Free Yourself: Hike Solo
Rebel against those warnings about hiking alone and find yourself on the trail.
What is a girl (or guy) to do when everyone else is too busy to hike when you want to hit the trail? The Internet, my friends and my family have all scolded me for packing my day pack and trekking out all alone. What if I twist my ankle? What if I get eaten by a bear? What if a crazy mountain man meets me on the trail, puts me over his shoulder like a sack of potatoes and totes me away, never to be seen again?
If I lived my life in the realm of "what if," I would never have any adventures. I certainly wouldn't have nearly as many if I felt that I needed a companion to hold my hand on the trail. Here are a few tips for breaking down the walls that keep you caged up because you've been programmed to think that hiking solo is a no no.
Do a 1-mile loop or a trail that you've done in the past with friends. Familiarity is nice when you're trying something on your own. It may also be helpful to find a trail that is populated. Most of the adventures on The Outbound and other hiking websites will detail whether or not a trail is frequented or desolate. I especially like to go to dog-friendly trails because there tend to be more people taking their pups out for a walk.
Recognize fear as an emotion and learn to live with it.
Fear is simply a feeling that we get when we are about to encounter something unknown to us. Sure, hiking solo comes with its ups and downs (literally), but the main obstacle to overcome lives within your own mind. If you accept that you are going to feel the churning in your stomach and your brain the first few times you go it alone, you can work through it. After a few successful trips, this fear will subside.
Know your limits.
No one knows you better than you do. Don't try to set any world records or hike so hard you get heat exhaustion or altitude sickness. Remember the old adage, "Slow and steady wins the race?" This is a great thing to remember when you're out on the trail alone. Take the time to smell the flowers and stop for photos of the panoramic views along the way. There won't be anyone there to rush you along, so go at your own pace.
Prepare for the worst case scenario.
Always bring ample amounts of water and food. I tend to have at least an extra liter of H2O on me and a few granola bars when I'm hiking by myself and have even offered both to other people who weren't prepared.
It's also a good idea to have a small first aid kit in your bag. I carry band aids, an ace bandage, tea tree oil (a natural bug repellent and disinfectant) and a Swiss army knife at all times on the trail.
Another way to be prepared is to learn how to read a compass and have one attached to your bag. Sure, your fancy smart phone has an app for that, but you can't guarantee your phone will be charged if you've gotten lost outdoors. There are some pretty sweet compass and safety whistle combos for sale at any outdoor store, Wal-Mart and Amazon. You may never use it, but it's comforting to know it's available. For navigational purposes and all around cool knowledge to have, you should probably learn how to find the North Star, too.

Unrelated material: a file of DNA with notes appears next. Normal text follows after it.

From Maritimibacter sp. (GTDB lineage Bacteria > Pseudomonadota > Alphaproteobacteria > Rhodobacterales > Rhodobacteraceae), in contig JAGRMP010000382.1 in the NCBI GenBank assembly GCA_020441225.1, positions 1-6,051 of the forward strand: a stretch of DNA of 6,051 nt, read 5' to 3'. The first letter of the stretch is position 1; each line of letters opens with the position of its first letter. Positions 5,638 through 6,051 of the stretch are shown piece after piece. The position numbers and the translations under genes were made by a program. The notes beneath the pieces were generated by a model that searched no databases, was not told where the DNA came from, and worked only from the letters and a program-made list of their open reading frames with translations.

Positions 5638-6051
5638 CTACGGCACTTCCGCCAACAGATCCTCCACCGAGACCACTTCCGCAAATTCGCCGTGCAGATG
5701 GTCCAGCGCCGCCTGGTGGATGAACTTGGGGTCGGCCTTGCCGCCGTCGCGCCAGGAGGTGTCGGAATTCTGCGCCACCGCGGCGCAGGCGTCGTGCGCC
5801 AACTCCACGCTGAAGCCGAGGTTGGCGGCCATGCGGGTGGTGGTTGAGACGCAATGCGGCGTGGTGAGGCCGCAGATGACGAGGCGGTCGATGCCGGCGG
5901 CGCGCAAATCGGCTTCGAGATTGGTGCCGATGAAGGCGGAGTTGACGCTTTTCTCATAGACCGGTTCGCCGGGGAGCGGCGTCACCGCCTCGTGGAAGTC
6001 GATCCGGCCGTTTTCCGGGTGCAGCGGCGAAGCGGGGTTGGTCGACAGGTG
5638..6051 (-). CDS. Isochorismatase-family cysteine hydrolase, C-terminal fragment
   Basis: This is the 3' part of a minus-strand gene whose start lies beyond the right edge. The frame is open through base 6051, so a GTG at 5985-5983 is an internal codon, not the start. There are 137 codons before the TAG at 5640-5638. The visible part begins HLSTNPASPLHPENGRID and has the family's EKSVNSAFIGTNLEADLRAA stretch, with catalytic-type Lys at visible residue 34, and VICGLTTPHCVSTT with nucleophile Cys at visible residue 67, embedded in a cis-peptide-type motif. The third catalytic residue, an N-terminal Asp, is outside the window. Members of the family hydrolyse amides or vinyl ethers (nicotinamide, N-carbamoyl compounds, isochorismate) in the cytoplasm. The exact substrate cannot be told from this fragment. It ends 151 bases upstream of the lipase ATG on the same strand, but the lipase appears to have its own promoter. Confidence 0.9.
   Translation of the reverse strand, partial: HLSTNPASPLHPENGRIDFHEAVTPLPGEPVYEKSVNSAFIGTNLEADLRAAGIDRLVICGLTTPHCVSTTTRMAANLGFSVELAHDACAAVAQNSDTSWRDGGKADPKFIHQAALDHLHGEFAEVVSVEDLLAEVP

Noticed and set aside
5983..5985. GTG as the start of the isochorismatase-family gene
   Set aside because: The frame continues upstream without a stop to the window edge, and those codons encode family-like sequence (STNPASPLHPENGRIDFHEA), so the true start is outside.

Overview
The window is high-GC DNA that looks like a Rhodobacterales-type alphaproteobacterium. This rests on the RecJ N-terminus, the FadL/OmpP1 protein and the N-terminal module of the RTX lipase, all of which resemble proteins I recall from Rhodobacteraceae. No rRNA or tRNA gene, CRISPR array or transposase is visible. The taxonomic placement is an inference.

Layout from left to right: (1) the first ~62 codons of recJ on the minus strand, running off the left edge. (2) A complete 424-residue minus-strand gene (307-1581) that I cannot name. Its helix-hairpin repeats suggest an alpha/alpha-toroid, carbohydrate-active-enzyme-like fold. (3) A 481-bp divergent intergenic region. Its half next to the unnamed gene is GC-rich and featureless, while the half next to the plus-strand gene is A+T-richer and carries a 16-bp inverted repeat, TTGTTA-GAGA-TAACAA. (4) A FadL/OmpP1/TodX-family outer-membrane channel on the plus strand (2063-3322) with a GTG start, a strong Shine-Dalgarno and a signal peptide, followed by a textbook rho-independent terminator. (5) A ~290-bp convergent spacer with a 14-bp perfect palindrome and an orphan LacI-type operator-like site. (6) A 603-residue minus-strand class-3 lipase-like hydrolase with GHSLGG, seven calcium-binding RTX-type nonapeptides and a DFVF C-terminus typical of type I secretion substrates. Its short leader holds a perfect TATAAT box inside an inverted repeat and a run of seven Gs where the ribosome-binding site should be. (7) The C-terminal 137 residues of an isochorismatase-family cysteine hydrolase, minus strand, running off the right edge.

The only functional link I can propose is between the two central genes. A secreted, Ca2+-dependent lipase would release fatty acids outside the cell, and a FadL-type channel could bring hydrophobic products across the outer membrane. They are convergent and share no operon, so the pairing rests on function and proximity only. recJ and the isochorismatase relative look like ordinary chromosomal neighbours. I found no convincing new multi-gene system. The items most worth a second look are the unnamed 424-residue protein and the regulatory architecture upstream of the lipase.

Photo: Christin Healey
Let someone know where you're going.
I am guilty of failing to do this or letting someone 3,000 miles away from me know that I'll be out alone for a while (which probably wouldn't be very helpful in the long run). If you want to feel safe out there, let someone close to you know where you will be and how long you plan to be there. Make sure you let them know when you're back, too! I've even heard of people taking a selfie of themselves and their pack at the trail head and sending it to a friend for extra security.
Once you've gotten to know your boundaries on solo hikes, you can start to challenge yourself. I like to see if I can break personal time records on my favorite hikes. It's also fun to switch it up and go the opposite way on a loop you've done before.
Listen to yourself.
After you've hurdled the fear obstacle, new, incredible thoughts will wander and meander through your head as you are going along a trail. I have found that I feel more inspired to write when I'm hiking. Creative juices seem to flow better and when I'm alone, there is no one to distract me from fully thinking through something. (This article actually sprung to life yesterday, on a 5-mile solo hike!) I also notice the small things more often when I'm alone; like the ferns or flowers at my feet and the butterflies that flutter past me. These small, fleeting moments of clarity are really what make hiking by myself worth it.
It's quite interesting to discover what you truly find interesting when the only thing you're focused on is yourself and the natural world surrounding you.
Photo: Amber Locke
Cover photo: Noah Couser
Please respect the places you find on The Outbound.
Always practice Leave No Trace ethics on your adventures. Be aware of local regulations and don't damage these amazing places for the sake of a photograph.